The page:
Better Buy: Apple or Every Nasdaq Stock?

It’s an exciting time for investors looking to buy on the dip, but getting that strategy wrong could hurt your portfolio. Apple (NASDAQ: AAPL) remains wildly popular, but you might get better results from an ETF that tracks the Nasdaq, such as the Invesco QQQ Trust (NASDAQ: QQQ). As always, the most suitable option depends on personal factors, so consider them before making a choice.

Apple is tech royalty

Apple is the largest publicly traded company in the world, based on market cap. The company has delivered steady revenue growth over the past 20 years. There have been a number of bumps along the way due to recessions and competitive conditions, but the overall trend has been sharply upward due to a series of popular consumer devices and associated software.

AAPL Revenue (TTM) data by YCharts

Apple isn’t quite reaching the same growth rates that it delivered at a smaller scale, but its most recent results were still impressive. The company reported 9% sales growth in the first quarter of 2022, and it generated $28 billion in operating cash flow during the quarter. That’s really impressive for an enormous global business with formidable competitors. With an annual R&D budget around $25 million, Apple is clearly committed to sustaining its place as a global consumer tech leader.

Apple could be a compelling play for investors who want to capitalize on the rise of virtual and augmented reality. The company doesn’t have a device on the market right now, but there are rumors that it’s launching a headset in the not-so-distant future. Apple’s potential entry into VR would be assisted by its powerful presence in the content, consumer software, and mobile device markets.

Image source: Getty Images.

Investors can buy the stock at a forward P/E ratio of 24, which is pretty reasonable at the current growth rate. It’s not the cheapest stock in the world, but investors who like the company should be comfortable with this valuation for long-term gains.

The case for owning the index

There’s a classic trade-off between owning an entire index rather than an individual stock. The best possible returns come from hitting it big with one stock. Owning an index means that the losers are dragging the winners back down to the average.

On the other hand, owning a diverse bundle means that you’ll never experience the catastrophe of one stock falling short of expectations. There are plenty of historical examples of that in action. Because the market has historically delivered solid long-term returns, most investors are better off using index funds to limit risks.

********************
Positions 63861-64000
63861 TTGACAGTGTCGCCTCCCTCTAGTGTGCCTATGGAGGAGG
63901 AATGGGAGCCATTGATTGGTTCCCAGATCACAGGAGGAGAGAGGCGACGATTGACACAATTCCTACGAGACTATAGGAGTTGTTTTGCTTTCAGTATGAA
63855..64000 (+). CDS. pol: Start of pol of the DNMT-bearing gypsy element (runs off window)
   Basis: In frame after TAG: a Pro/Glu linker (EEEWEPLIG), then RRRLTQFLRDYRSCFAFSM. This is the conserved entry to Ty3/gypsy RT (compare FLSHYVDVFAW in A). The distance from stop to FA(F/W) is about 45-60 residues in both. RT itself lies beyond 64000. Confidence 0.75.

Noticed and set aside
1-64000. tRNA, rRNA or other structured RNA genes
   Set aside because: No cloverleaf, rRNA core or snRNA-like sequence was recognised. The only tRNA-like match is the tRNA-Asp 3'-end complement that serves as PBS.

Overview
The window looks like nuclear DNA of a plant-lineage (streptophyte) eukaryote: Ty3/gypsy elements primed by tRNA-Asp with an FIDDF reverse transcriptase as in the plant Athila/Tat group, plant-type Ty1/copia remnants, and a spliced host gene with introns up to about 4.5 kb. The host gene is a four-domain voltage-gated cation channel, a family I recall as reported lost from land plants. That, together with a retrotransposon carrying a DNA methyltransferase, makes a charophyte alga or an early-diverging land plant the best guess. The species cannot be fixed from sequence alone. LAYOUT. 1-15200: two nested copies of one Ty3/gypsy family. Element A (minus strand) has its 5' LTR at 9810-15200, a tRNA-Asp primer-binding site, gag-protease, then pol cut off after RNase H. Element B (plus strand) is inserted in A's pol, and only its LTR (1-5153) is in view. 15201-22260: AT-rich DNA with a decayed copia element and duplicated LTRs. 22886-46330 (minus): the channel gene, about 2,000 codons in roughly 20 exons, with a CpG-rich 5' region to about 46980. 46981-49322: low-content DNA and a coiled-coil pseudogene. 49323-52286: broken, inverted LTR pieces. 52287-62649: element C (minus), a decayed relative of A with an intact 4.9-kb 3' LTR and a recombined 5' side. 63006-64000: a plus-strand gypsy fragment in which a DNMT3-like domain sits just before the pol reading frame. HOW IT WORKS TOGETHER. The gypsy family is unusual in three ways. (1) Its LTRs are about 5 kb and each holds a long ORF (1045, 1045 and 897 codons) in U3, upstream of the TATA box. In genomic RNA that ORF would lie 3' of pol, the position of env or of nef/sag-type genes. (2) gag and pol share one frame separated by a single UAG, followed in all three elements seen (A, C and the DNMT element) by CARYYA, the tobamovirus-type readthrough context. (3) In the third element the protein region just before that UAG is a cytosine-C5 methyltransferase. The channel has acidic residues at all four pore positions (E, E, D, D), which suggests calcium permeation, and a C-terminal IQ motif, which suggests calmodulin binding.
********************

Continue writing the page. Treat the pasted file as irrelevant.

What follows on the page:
It’s unlikely that Apple will crash and burn anytime soon, for all the reasons covered above. It’s not completely implausible that its financial results could deteriorate. The iPhone accounts for more than half of the company’s sales, which opens up risk. If consumer tastes change or if competitors release a superior product, dwindling sales of that flagship product could hit the bottom line.

Even if Apple maintains market share, growth could stagnate. Some investors are concerned about smartphone saturation. Over 83% of people in the world have a smartphone, so there aren’t many untapped corners of the market left. Of course, Apple is committed to establishing itself in new product and software markets, so its fortunes won’t always be this tied to the iPhone.

Ultimately, the best argument in favor of the index centers on their similarities rather than differences. Apple is highly correlated with the Nasdaq. In fact, Apple makes up around 13% of the Invesco QQQ Trust. Many of Apple’s tech peers share its major growth catalysts, so most of the time, the Nasdaq will go as Apple goes. There’s a chance that the Cupertino tech giant breaks out above the index, but it’s going to at least partially drag the Nasdaq along with it.

AAPL, QQQ Total Return Level data by YCharts

Both Apple and the whole Nasdaq are probably winning investments for investors today. By owning the index, you can capture most of Apple’s upside while greatly reducing risk. You’ll also get exposure to a handful of exciting, successful tech leaders. Most investors should prioritize that stability.

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Ryan Downie has no position in any of the stocks mentioned. The Motley Fool has positions in and recommends Apple. The Motley Fool recommends the following options: long March 2023 $120 calls on Apple and short March 2023 $130 calls on Apple. The Motley Fool has a disclosure policy.

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